Nhlanhla Nene apologises and begs forgiveness for ‘mistake’
Finance minister says he should have confessed earlier to meeting Guptas
Finance minister Nhlanhla Nene has apologised to all South Africans for meeting the embattled Gupta brothers at their home and businesses‚ begging citizens to forgive him.
Nene has become an increasingly divisive figure after testimony he gave at the inquiry into allegations of corruption by the Guptas – close friends of former president Jacob Zuma – on Wednesday.
Nene told the inquiry that he had been fired by Zuma in December 2015 for blocking deals that would have benefited the Guptas, particularly a $100bn (R1.48-trillion) nuclear power deal with Russia.
Some political analysts praised Nene for refusing to bow to the wishes of Zuma and his powerful business allies.
However, Nene also revealed for the first time that he had held several meetings with the Guptas at their home in Johannesburg, a confession his opponents said tarnished his anti-graft credentials.
In a statement issued on Friday by the finance ministry‚ Nene said during his testimony this week he had made reference to “the visits I made to the Gupta family business in Midrand as well as their residence in Saxonwold‚ Johannesburg.
“These visits took place during the period from 2010 to 2014‚ when I was deputy minister and finance minister. Part of my duty as a public officebearer is to meet fellow South Africans and other shareholders when they request to do so.
“However‚ I was wrong in meeting the Guptas at their residence and not in my office or at least a public place.”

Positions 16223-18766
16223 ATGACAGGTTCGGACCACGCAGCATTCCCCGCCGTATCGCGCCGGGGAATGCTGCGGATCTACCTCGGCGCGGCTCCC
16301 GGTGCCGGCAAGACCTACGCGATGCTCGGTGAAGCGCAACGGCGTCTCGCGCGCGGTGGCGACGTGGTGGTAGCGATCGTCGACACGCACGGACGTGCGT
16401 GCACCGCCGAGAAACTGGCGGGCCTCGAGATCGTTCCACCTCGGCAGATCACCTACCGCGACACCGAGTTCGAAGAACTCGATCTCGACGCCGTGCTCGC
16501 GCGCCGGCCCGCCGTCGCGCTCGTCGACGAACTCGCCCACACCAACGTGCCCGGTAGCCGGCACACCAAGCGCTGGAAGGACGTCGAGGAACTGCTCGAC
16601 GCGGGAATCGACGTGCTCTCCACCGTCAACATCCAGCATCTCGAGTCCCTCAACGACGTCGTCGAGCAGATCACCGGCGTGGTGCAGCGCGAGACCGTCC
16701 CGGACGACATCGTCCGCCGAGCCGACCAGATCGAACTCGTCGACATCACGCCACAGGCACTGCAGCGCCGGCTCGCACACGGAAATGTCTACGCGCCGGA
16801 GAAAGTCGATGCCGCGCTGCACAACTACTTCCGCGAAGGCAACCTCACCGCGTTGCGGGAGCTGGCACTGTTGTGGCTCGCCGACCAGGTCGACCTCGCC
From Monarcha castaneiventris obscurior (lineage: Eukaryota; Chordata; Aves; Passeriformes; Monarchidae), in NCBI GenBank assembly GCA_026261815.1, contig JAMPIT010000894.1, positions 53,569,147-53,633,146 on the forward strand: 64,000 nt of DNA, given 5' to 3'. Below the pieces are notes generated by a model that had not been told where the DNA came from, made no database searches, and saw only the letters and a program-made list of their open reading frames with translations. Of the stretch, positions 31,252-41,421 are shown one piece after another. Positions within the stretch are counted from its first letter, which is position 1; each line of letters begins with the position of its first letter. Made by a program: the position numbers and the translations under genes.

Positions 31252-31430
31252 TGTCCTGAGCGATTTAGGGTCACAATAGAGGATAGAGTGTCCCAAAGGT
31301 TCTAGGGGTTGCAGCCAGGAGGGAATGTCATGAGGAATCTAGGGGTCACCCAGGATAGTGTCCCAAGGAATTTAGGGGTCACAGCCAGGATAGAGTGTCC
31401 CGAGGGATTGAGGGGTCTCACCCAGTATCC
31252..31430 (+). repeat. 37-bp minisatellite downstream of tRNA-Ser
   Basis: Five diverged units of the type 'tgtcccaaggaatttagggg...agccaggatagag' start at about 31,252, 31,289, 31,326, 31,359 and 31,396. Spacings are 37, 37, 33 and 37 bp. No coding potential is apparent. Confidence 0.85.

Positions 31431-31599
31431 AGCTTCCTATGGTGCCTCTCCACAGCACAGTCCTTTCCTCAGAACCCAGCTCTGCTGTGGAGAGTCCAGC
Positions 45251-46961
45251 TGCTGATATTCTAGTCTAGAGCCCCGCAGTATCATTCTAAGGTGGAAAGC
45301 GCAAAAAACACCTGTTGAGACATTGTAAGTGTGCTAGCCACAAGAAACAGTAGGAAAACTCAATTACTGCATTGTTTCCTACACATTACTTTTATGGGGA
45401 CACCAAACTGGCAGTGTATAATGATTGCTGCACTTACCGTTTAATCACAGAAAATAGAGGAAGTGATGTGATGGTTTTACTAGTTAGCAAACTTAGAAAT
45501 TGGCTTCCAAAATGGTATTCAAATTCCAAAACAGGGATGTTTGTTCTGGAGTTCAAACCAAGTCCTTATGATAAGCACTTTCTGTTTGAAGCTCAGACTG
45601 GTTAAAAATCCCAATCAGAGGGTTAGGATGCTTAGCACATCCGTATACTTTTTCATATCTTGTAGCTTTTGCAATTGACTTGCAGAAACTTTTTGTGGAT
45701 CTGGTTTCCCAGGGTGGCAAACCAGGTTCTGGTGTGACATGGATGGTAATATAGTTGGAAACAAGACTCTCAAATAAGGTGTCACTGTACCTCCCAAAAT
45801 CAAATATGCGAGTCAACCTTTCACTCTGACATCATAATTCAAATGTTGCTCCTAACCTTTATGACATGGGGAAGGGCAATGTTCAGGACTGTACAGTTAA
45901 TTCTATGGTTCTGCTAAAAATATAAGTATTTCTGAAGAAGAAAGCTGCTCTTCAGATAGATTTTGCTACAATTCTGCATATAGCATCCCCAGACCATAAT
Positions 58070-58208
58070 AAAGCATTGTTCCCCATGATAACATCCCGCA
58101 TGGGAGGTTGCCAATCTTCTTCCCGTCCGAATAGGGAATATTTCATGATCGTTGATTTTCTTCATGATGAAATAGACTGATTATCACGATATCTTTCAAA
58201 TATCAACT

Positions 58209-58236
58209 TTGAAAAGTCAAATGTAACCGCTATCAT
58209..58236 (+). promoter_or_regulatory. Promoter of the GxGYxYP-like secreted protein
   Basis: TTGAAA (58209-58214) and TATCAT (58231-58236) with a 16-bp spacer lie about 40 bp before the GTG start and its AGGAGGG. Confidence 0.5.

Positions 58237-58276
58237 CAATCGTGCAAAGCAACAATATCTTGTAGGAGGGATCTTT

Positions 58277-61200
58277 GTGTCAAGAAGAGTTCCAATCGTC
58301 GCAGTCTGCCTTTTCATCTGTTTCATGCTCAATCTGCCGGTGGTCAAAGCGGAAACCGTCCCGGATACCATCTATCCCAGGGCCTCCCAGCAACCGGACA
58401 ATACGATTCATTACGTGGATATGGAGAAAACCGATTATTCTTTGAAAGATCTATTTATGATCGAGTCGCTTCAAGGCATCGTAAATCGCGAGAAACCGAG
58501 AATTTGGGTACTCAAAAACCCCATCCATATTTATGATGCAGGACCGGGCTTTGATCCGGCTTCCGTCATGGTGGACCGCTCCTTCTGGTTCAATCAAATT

Nene said it was quite a common practice globally for public office-bearers to attend gatherings at residences of business people‚ fellow politicians‚ and others.
“But‚ context matters. As soon as I became aware of the controversy around the family’s business dealings‚ I should
have met the Guptas at my office accompanied‚ as is customary‚ by a finance ministry or national Treasury official.”
Nene in his letter appeals for South Africans to return their faith and trust him.
“I owe you conduct as a public office-bearer that is beyond reproach. But I am human too‚ I do make mistakes‚ including poor judgement.”
He said it was reasonable of the public to expect public office-bearers to own up fully and in good time to the mistakes they make in the course of carrying out their public duties.
“I should also have disclosed early‚ and fully‚ the details of these meetings‚ in particular those that took place in Saxonwold. I therefore failed to live up to those ideals. These visits do cast a shadow on my conduct as a public office-bearer.
“I deeply regret these lapses and beg your forgiveness.”